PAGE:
AKT: I have to ask you about Lydia’s sister’s son, Marvin, who is wearing a blue shirt, a bowtie, and underpants! What happened there? Was he one of the kids whose pants didn’t fit?

WC: No, because I wouldn’t do that if that happened. This was a real character that was named Marvin No-Pants or something. He was actually a scripted character and we fitted two boys for that part. They didn’t know which one they were going to use, it depended on the kid. Originally he was a real character. David had gone to a party like this and there was a kid.

Angus Tully’s (Dominic Sessa) mother Judy Clotfelter’s (Gillian Vigman) with her bag (collection Wendy Chuck) and Stanley Clotfelter (Tate Donovan)
Angus Tully’s (Dominic Sessa) mother Judy Clotfelter’s (Gillian Vigman) with her bag (collection Wendy Chuck) and Stanley Clotfelter (Tate Donovan)

You know it was the Seventies, it was the end of the Sixties and there was a lot more freedom. Apparently at this party they used the kid as a paintbrush, so they recreated the scene but it didn’t end up in the final cut. It was probably too much or a distraction in the end. In fact, that same kid, I had him in a blue velvet suit too, which was super cute. That’s how he ended up there. Thank you for noticing! It’s amazing how you notice these things.

AKT: How could you not notice Marvin No-Pants! What else did I notice? Kountze [Brady Hepner], of course, who is such a horrible boy. We first see him in a plaid dressing gown, later on, does he wear a rugby shirt with a red tie?

WC: It’s rugby shirt-ish, which were around at the time.

AKT: He’s making a fashion statement. His clothes don’t necessarily make him unsympathetic, unlike the Headmaster whose pompous shoulders already make him unlikeable. With Kountze it’s his vile words and demeanor. Tell me about dressing the villains!

WC: I fitted all those boys in one day and I think we went to camera two days after. I had to have all their changes. That was a wild day. I fitted Angus the same day and probably someone else. And then came, okay, where am I going to place those things and how do I make them different? Sometimes it just happens in the day. It’s hard to track everybody’s changes and look when you start.

Wendy Chuck on Alexander Payne’s Hitchcock moment in The Holdovers: “He is the rowing teacher in the gym towards the end. ”
Wendy Chuck on Alexander Payne’s Hitchcock moment in The Holdovers: “He is the rowing teacher in the gym towards the end. ” Photo: Anne Katrin Titze

Then you get Day 1 done and then you get to see how they’re playing the character and then you can elaborate and support them in the next couple of scenes. The two little ones are kind of the baby boys. Kountze, I thought that green shirt with stripes was kind of like, that’s a guy you don’t like. It went that way on him. But put that on someone else and it could look completely different.

AKT: Did you design the logo for the school jackets? The lion?

WC: That was the art department.

AKT: It looks like a hamster. At first I thought, their logo is an orange hamster!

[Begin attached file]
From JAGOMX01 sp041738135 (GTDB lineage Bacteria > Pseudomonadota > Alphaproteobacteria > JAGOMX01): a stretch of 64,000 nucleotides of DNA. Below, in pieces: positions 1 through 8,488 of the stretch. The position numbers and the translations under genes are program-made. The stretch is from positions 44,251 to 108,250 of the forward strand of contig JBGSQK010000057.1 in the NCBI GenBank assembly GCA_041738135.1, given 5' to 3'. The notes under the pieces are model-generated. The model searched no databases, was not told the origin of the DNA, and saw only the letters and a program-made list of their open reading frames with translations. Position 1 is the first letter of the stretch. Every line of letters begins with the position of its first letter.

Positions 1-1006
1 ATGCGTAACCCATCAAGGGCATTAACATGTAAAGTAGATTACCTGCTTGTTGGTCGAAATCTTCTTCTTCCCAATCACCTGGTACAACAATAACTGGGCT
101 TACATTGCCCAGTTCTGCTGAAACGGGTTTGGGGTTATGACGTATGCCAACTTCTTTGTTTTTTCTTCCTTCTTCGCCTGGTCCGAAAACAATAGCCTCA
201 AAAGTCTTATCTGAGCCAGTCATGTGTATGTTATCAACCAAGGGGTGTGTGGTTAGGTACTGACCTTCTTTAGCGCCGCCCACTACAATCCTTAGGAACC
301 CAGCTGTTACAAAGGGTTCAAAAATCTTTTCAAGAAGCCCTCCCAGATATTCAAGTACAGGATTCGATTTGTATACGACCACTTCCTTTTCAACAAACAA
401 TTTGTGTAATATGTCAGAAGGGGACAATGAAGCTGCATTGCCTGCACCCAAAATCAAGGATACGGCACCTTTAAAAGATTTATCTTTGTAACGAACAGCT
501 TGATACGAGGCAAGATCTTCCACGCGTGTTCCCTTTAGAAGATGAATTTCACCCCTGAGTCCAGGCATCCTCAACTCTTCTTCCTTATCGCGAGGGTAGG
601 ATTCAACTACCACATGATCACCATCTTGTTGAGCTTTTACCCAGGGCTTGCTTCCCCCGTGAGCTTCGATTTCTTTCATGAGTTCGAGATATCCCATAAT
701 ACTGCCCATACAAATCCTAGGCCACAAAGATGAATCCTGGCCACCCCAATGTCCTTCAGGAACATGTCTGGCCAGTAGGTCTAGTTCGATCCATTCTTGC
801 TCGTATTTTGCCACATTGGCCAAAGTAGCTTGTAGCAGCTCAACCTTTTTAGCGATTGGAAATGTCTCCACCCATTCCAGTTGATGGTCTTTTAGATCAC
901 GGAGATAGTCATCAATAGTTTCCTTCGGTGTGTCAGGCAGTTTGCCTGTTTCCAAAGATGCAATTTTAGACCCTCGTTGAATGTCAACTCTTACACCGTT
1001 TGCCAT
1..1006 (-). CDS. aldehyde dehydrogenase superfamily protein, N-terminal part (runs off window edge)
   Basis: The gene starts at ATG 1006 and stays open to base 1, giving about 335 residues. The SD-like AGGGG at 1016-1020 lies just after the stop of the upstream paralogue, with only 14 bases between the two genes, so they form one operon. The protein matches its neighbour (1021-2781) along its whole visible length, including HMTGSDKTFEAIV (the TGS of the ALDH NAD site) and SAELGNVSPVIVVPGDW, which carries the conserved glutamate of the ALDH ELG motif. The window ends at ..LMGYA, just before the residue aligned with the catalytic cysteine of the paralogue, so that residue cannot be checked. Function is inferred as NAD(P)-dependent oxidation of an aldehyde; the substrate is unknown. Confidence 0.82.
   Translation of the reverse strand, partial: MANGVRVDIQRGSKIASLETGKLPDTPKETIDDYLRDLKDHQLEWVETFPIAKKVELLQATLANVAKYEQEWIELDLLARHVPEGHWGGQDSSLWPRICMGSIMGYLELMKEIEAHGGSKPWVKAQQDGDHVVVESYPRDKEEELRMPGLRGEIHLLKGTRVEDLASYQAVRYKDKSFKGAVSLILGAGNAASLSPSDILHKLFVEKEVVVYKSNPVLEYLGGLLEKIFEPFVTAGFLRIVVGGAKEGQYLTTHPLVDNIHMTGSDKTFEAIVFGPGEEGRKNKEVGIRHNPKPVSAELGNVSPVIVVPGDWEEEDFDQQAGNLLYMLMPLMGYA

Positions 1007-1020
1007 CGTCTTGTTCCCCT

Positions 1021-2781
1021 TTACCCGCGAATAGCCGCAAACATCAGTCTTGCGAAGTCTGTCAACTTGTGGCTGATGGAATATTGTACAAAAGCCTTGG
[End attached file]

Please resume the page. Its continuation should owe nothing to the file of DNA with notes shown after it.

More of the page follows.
WC: Ha! Did you notice Alexander in the movie?

AKT: No!

WC: He is the rowing teacher in the gym towards the end.

AKT: His Hitchcock moment.

WC: That’s right, although he doesn’t usually do that. But this was the day.

AKT: Did you think that Angus, Dominic Sessa has a resemblance with Alexander?

Wendy Chuck: “I fitted all those boys in one day and I think we went to camera two days after.”
Wendy Chuck: “I fitted all those boys in one day and I think we went to camera two days after.”

WC: I never thought of that! Well, his body’s different, his hair, hmmm, I never saw Alexander when he was that age but oh yeah, yeah, maybe. And that just goes to show, I think we all put some of ourself onto the movie. If it’s me in the things I own or, I know in a contemporary world there usually is one character that you dress like you would like to dress or you can’t help but infuse your own taste in things, your own personal taste on a character sometime.

AKT: Can you give me examples of that for you, where you infused your own taste?

WC: Maybe even Lydia a bit. I did have her in boots but he didn’t like them. Boots with that skirt would have been great. I probably would have worn that outfit with a pair of long boots. The first outfit when she brings cookies. And probably even the young girl that Dominic kisses at the party.

AKT: The white blouse is nice.

WC: I was a young hippie wearing peasant blouses, in fact that was probably the first thing I made, a bias cut skirt to the knee and purple suede boots were the first boots I ever bought at 15.

Read what Wendy Chuck had to say on dressing The Holdovers cast.

Read what Alexander Payne had to say on The Holdovers from Omaha, Nebraska.

Read what Alexander Payne had to say on The Holdovers from JFK airport.

The Holdovers is in cinemas in the US and will open in the UK on Friday, January 19.

The final nominees are scheduled to be announced on Tuesday, January 23, 2024. The 96th Academy Awards will take place on Sunday, March 10 at the Dolby Theatre in Los Angeles.